- Jul 7, 2009
BENGHAZI, Libya – French fighter jets struck an air base deep inside Libya and destroyed one of Moammar Gadhafi's planes Thursday, and NATO ships patrolled the coast to block the flow of arms and mercenaries. Other coalition bombers struck artillery, arms depots and parked helicopters.
Libyan state television on Thursday showed blackened and mangled bodies that it said were victims of airstrikes in Tripoli, the capital. Rebels have accused Gadhafi's forces of taking bodies from the morgue and pretending they are civilian casualties.
The international military operation against Libyan leader Moammar Gadhafi's forces may last days or weeks — but not months, French Foreign Minister Alain Juppe said. But the rebels who largely control Libya's east remain outgunned and disorganized — instead of handing out weapons at a checkpoint, they were distributing sneakers to would-be fighters on Thursday.
The French strikes overnight hit a base about 250 kilometers (155 miles) south of the Libyan coastline, French military spokesman Thierry Burkhard told reporters in Paris on Thursday without elaborating on the target or possible damage.
France's joint chiefs of staff, in a statement on their Web site, said French surveillance aircraft noticed a Libyan combat plane that was flying near Misrata in violation of the U.N. Security Council resolution. A French Rafale fighter jet fired a guided air-to-ground missile on the Libyan jet after it landed at the Misrata air base.
In Tripoli, Libyan deputy foreign minister Khaled Kaim said that the "military compound at Juffra" was among the targets hit before dawn. Juffra is one of at least two air bases deep in Libya's interior, on main routes that lead from neighboring countries in the Sahara region that have been suppliers of arms and fighters for the Gadhafi regime.
The town of Sabha, about 385 miles (620 kilometers) south of Tripoli, has another air base and international airport and is a major transit point for the ethnic Tuareg fighters from Mali and Niger who have fought for Gadhafi for the past two decades. Malian officials say hundreds of Tuareg men have left to fight in Libya in the recent uprising.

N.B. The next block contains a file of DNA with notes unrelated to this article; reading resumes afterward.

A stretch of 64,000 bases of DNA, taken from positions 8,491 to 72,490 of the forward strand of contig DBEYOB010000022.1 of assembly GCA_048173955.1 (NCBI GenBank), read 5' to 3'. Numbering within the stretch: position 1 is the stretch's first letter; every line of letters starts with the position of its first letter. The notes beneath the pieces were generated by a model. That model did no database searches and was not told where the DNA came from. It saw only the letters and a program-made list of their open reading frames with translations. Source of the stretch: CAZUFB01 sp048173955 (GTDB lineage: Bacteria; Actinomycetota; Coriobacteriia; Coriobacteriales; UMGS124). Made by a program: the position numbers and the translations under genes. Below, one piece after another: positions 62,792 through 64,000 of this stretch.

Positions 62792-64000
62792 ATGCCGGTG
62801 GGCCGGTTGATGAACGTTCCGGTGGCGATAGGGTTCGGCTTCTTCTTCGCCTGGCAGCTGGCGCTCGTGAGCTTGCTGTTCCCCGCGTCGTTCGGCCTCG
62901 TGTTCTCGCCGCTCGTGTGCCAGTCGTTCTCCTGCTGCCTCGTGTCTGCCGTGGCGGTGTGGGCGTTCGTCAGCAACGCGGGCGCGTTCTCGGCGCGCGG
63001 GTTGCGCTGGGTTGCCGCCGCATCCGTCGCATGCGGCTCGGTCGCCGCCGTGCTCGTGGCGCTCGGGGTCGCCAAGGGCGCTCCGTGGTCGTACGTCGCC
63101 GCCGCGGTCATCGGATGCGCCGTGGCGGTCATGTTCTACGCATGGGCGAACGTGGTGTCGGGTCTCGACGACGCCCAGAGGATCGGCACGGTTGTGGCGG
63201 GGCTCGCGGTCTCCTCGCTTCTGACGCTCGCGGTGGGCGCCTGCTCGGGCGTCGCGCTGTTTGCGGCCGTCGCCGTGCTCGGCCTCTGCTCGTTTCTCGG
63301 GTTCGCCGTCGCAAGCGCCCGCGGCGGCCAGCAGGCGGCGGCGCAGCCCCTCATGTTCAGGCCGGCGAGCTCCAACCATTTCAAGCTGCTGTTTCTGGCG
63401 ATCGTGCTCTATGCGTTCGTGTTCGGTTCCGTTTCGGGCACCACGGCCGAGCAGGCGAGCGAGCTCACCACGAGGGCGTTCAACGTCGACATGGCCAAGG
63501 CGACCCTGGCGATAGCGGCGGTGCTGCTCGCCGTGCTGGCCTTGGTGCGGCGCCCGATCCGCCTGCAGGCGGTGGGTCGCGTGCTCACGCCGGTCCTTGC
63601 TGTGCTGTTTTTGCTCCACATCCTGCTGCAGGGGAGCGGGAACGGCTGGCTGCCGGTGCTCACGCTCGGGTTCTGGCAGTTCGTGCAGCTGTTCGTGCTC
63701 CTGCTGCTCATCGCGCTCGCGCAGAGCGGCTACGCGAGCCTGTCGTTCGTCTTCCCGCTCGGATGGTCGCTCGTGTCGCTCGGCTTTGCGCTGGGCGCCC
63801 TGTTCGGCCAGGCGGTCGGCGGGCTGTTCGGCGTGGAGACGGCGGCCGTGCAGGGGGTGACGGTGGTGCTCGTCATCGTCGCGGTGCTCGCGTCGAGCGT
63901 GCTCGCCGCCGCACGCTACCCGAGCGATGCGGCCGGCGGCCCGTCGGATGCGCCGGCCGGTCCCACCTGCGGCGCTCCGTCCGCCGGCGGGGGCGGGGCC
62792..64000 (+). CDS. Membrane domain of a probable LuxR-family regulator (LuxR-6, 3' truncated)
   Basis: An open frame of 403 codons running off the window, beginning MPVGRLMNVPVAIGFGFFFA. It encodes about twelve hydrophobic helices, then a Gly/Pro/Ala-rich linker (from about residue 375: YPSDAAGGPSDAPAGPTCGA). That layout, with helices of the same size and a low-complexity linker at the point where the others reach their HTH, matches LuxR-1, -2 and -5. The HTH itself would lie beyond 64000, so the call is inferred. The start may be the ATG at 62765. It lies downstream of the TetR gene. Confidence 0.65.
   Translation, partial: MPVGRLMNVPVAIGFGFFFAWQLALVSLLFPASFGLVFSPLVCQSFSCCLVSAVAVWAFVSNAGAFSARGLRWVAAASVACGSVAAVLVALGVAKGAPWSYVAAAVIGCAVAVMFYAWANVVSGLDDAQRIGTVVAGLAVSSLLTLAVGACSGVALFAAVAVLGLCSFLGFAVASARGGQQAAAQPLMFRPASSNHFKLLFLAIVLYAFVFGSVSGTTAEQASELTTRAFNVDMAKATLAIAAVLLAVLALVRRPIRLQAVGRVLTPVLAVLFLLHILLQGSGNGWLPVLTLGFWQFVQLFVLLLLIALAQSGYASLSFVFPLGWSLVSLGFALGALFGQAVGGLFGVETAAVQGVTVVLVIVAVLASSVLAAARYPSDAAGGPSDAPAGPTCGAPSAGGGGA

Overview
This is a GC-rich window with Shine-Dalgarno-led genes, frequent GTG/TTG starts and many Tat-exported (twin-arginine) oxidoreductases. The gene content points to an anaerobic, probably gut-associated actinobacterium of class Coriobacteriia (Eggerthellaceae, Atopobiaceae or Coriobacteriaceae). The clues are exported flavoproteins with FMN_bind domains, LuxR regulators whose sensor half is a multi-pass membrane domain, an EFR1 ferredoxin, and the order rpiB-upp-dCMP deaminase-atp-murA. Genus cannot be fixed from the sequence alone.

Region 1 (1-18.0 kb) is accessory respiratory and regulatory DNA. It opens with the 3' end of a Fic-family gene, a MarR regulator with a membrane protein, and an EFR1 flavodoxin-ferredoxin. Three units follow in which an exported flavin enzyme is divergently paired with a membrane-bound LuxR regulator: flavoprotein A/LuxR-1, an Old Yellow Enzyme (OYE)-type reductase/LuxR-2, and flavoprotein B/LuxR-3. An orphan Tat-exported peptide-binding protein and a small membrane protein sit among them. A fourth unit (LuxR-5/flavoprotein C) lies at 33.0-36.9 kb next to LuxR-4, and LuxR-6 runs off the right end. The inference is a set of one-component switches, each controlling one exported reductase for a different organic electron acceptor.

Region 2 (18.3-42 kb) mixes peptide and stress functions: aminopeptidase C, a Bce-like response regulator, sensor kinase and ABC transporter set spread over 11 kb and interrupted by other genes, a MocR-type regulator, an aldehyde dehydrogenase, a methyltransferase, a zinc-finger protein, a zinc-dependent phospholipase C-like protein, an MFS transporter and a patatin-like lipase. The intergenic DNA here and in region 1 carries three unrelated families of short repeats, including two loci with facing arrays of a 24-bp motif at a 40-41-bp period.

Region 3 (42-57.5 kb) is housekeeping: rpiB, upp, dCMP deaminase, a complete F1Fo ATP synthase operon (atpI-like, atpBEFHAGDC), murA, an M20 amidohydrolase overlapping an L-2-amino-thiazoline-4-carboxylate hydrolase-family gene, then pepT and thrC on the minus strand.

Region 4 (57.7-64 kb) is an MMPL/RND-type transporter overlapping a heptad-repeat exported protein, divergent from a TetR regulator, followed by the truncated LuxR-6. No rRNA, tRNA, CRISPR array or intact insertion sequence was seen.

Abdel Rahman Barkuli, a Libyan in exile originally from Sabha, said communications with his family there were abruptly cut on Wednesday night and heavy security is barring residents from moving in or out.
He said he spoke to residents in Sabha who reported several airstrikes before dawn: two targeted radars and one targeted a military camp. One of the radars is next to a mountain in the city that he said was packed with ammunitions and heavy weaponry.
"Thank God they didn't bomb the mountain because it would be a disaster" for the civilians living nearby, he said.
"My last contact with them, they said that the city is cordoned off by heavy security forces, of Faris Brigades. Snipers are on the rooftops," he said. "My family told me that Sabha has turned into a barracks."
Barkuli said members of two anti-Gadhafi tribes in the city were rounded up early in the protests that began Feb. 15. "No one knows anything about their whereabouts," he said.
NATO warships began patrolling Wednesday off Libya's Mediterranean coast in an effort the blockade's commander described as "closing the main front door" to weapons and mercenaries for Gadhafi.